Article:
Student Summer Scholars


primates, thermoregulation, temperature, cold habitats


Life Sciences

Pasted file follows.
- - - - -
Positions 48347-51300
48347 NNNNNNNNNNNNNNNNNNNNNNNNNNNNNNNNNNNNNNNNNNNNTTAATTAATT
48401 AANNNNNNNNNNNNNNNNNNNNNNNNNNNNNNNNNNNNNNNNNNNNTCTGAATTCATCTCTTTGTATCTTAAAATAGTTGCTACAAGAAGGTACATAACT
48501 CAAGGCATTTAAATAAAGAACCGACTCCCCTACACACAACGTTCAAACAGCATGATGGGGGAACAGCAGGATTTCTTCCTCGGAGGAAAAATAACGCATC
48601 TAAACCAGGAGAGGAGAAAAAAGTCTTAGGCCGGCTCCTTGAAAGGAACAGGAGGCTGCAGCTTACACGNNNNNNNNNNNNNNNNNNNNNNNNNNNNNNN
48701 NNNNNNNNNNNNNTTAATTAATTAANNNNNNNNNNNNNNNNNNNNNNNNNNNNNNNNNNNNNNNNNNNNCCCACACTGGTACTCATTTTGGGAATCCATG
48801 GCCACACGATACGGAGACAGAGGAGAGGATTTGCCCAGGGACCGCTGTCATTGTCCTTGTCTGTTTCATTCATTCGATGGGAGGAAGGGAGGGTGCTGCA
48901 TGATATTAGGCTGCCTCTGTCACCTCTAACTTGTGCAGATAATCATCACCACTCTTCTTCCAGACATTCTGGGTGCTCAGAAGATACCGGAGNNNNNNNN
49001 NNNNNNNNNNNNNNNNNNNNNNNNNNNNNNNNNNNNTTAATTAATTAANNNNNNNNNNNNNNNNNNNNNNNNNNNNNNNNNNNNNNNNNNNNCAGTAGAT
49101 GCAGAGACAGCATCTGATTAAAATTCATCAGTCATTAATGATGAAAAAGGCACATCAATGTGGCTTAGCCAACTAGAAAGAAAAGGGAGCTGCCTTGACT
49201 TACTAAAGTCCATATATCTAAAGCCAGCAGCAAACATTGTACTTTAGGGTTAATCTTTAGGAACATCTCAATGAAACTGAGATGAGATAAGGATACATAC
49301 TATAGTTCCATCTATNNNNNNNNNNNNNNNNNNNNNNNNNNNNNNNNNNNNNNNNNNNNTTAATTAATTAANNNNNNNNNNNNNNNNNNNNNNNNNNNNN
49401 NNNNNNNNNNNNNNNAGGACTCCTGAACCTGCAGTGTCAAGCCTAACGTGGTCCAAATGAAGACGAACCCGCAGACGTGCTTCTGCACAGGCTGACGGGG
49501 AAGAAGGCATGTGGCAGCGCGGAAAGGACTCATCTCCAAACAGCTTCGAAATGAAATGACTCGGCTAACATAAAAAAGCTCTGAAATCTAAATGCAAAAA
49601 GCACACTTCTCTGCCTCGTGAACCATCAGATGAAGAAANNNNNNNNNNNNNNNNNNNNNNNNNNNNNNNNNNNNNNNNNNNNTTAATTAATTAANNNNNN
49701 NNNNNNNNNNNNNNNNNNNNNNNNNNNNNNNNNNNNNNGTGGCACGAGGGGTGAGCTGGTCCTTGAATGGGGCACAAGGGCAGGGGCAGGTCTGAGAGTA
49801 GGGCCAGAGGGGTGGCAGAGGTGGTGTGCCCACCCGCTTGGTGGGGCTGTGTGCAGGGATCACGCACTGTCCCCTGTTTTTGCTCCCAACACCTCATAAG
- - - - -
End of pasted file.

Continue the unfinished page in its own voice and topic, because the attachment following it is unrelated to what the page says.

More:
Mammals use thermoregulatory behaviors to maintain optimal body temperatures when facing variable weather conditions. During cold temperatures, these behaviors can serve as an energetically inexpensive way to modulate heat loss. We assessed the use of thermoregulatory behaviors in a semi free-ranging group of Japanese macaques (Macaca fuscata) in Inuyama, Japan during winter. We recorded activity, body postures, and sun exposure for five animals (N=443 observation hrs) exposed to natural thermal variation (-2.9°C to 10.8°C). Air temperature and solar radiation were recorded via an on-site weather station. At colder temperatures, macaques utilized heat-conserving body postures more frequently, engaged in longer periods of physical contact, and spent less time moving. Additionally, when daytime solar radiation was high, macaques rested in sunny locations more frequently than shady locations. These results are consistent with a strategy to behaviorally conserve heat loss. Decreases in movement at cold temperatures further suggest that animals are attempting to reduce energy expenditure when thermoregulatory costs are highest. In sum, these results indicate that Japanese macaques utilize heat- and energy-conserving behaviors as part of their thermoregulatory repertoire when experiencing cold temperatures in winter.